Grilled at the grill store

May 06, 1999|By Kevin Cowherd

ONE OF THE few joys left to a man of my age is the purchase of a new barbecue grill.

As a man reaches his mid-40s, life becomes an endless series of bill-paying, prostate exams and run-ins with the smart-mouth Marilyn Manson disciple behind the register at 7-Eleven. So the prospect of a new grill becomes an exciting, shimmering glow in your mind, the same way a new Corvette was when you were 22.

The other thing was this: My old grill, a Weber kettle from the time of the Iran-contra hearings, was a rusted hulk.

It squatted on the back deck like an ugly black toad, listing heavily to one side due to a metal leg that had snapped when we used it for third base and someone (OK, me) slid into it during a wiffleball game.

You could cook on it, sort of, but you needed a jackhammer to cut through the grease and everything you cooked tasted like a Firestone radial.

So on a recent Saturday, I found myself wandering the main showroom of a barbecue grill superstore. (Yes, yes, they have such things now. You wait, there will be superstores for masking tape and shower curtains and tiny porcelain knick-knacks in a year or two.)

The place smelled of Lectric Shave and Skoal dip and great heaping gobs of testosterone. Men in flannel shirts and relaxed-fit jeans hovered over gleaming 30,000 Btu gas grills, lustfully eyeing the deluxe wood side-shelves, fiddling with the master burner knobs.

They spoke knowingly of total cooking surface and maximum heat distribution and porcelain wire cooking grids.

Oh, Lord, was I out of my element.

Look, I can talk about Carl Hiaasen novels and beer and certain kinds of Celtic music and those last-place, choking-dog Orioles.

But when a man nudges me and says: "Whoooeee! This here MasterFlame 2 has a 187-square-inch warming rack!" I don't have much to add to the conversation.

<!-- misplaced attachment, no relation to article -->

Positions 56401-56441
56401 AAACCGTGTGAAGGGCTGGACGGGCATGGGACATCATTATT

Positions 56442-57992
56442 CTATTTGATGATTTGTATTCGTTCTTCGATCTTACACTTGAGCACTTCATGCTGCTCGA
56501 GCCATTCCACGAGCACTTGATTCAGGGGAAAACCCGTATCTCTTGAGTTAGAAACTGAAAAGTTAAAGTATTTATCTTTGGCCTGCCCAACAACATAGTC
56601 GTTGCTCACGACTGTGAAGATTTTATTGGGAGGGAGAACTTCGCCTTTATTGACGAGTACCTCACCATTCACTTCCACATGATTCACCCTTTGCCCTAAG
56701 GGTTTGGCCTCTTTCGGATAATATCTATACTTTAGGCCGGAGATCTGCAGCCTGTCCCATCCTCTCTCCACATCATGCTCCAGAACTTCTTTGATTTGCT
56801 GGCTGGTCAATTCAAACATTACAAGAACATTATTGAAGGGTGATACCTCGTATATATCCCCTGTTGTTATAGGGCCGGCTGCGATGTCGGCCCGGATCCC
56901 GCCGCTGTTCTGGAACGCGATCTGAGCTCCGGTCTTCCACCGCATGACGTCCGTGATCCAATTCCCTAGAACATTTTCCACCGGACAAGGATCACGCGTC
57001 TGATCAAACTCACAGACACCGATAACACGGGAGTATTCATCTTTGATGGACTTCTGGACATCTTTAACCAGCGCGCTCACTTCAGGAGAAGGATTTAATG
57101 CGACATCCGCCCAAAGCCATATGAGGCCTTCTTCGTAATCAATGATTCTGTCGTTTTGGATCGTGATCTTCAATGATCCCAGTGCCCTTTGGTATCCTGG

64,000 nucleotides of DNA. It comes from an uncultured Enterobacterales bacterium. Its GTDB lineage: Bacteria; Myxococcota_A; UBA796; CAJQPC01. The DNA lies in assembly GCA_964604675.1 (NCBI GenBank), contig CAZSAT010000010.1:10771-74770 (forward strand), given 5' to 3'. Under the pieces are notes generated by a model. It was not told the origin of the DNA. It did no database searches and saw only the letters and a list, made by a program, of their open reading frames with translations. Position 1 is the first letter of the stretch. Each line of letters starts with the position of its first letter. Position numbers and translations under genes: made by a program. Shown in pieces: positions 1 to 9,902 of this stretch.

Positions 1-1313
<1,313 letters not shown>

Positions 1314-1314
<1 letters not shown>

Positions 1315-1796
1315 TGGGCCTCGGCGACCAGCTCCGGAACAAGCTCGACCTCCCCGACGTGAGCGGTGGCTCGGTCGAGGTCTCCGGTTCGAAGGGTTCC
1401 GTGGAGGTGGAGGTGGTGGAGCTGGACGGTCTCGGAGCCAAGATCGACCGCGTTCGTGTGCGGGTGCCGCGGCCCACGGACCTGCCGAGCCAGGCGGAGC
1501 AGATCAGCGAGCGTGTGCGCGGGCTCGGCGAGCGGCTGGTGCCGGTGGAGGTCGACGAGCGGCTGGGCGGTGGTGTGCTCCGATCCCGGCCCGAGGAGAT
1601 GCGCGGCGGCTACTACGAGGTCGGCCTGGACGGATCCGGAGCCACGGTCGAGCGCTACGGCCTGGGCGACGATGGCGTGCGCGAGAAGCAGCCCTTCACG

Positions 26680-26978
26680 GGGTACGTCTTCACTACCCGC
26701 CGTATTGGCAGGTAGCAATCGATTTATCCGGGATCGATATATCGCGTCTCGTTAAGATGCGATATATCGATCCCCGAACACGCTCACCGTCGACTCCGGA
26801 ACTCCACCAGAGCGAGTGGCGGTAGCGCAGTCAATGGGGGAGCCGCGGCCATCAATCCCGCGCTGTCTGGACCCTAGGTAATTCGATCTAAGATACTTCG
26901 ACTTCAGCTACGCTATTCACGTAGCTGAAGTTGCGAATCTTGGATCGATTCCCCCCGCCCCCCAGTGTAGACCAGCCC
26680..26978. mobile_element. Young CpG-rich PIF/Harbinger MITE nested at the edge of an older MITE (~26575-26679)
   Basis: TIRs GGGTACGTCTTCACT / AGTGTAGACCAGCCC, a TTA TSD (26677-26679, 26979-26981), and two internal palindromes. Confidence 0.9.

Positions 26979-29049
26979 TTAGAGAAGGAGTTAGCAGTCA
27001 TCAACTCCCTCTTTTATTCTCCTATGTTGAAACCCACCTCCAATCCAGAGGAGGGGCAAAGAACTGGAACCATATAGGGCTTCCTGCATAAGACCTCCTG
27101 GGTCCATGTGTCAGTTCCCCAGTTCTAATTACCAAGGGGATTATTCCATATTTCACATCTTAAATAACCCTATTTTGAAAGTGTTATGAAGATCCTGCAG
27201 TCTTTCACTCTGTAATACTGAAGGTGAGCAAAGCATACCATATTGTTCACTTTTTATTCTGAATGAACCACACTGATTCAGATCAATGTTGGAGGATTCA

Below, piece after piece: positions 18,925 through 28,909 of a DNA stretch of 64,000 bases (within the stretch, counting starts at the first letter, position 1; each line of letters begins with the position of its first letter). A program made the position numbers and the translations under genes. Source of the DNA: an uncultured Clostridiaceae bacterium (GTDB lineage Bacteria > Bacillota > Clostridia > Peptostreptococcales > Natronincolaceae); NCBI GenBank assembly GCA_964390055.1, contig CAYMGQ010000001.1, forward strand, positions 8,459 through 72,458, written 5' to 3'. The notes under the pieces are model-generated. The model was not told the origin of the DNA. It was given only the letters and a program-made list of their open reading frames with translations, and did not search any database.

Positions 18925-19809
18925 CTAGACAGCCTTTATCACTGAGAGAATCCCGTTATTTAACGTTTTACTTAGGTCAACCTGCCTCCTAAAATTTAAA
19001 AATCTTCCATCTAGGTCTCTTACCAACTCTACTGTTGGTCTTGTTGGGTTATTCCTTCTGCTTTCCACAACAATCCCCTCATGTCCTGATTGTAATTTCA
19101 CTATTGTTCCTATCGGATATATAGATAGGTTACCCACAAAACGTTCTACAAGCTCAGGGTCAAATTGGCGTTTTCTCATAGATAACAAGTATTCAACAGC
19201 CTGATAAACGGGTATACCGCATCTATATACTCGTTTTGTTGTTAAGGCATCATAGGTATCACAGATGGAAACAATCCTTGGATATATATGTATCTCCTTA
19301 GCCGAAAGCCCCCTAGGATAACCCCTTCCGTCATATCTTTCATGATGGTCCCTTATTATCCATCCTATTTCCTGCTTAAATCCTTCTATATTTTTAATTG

Anyway, after a couple of minutes, an energetic sales clerk zeroed in on me. He said his name was Bob. This alone was enough to make me instantly relax.

Bob is a good, solid, barbecuey name. I bet if you gathered 10 Bobs in a room and said: "OK, how many of you guys have worked an 8,000 Btu GrillMaster??" at least eight of them would raise their hands.

Bob said he had one important question before we got started.

"What're you gonna cook on this baby?" he asked in a loud voice. "Pit beef? Roast pig? Turkey? Venison? Rockfish?"

Suddenly, the entire room seemed to go silent. All the other customers seemed to pause in their conversations and look up, as if waiting for my answer.

"Well, um, hamburgers and hot dogs," I said at last. "And maybe chicken."

The other men shook their heads sadly and resumed talking. Bob looked at me with barely disguised contempt.

Apparently, if all you're grilling are hot dogs and hamburgers, you're basically a girlie-man who has no business in a barbecue superstore and would be better off buying a darling little hibachi.

Whereas if you're going to slap meat on the big boys, the gas behemoths like the Weber Platinum Series II (list price: $1,099.99) or the Weber Genesis 1000, with die-cast aluminum lid and professional stainless steel cabinet doors, not to mention 543 square inches of total cooking surface, you don't grill anything smaller than a moose.

Clearly, I was wasting Bob's time.

Nevertheless, with studied patience, he led me to the back of the store, to a ghetto area where the less-expensive grills were crowded up against each other.

"Any of these would be fine," he said, gesturing in the direction of a Sunbeam gas grill with a pitiful 301 square inches of total cooking surface.

Three hundred one square inches -- you couldn't even cook a good-sized antelope on that thing.

In Bob's eyes there was only disgust. Disgust and a glimmer of sadness.

Anyway, to make a long story short, I ended up buying another Weber kettle, your basic black, no-frills model.

No deluxe side-shelves, no angled burner ports, no 20-pound LP gas tank with OPD (Overfill Protection Device). Not even a hook to hang a long fork.

It set me back 69 bucks, plus tax. I use it only for cooking hamburgers and hot dogs.

And, of course, I use it only at night, when the neighbors can't see what a girlie-man I really am.

Pub Date: 5/06/99

Baltimore Sun Articles
Please note the green-lined linked article text has been applied commercially without any involvement from our newsroom editors, reporters or any other editorial staff.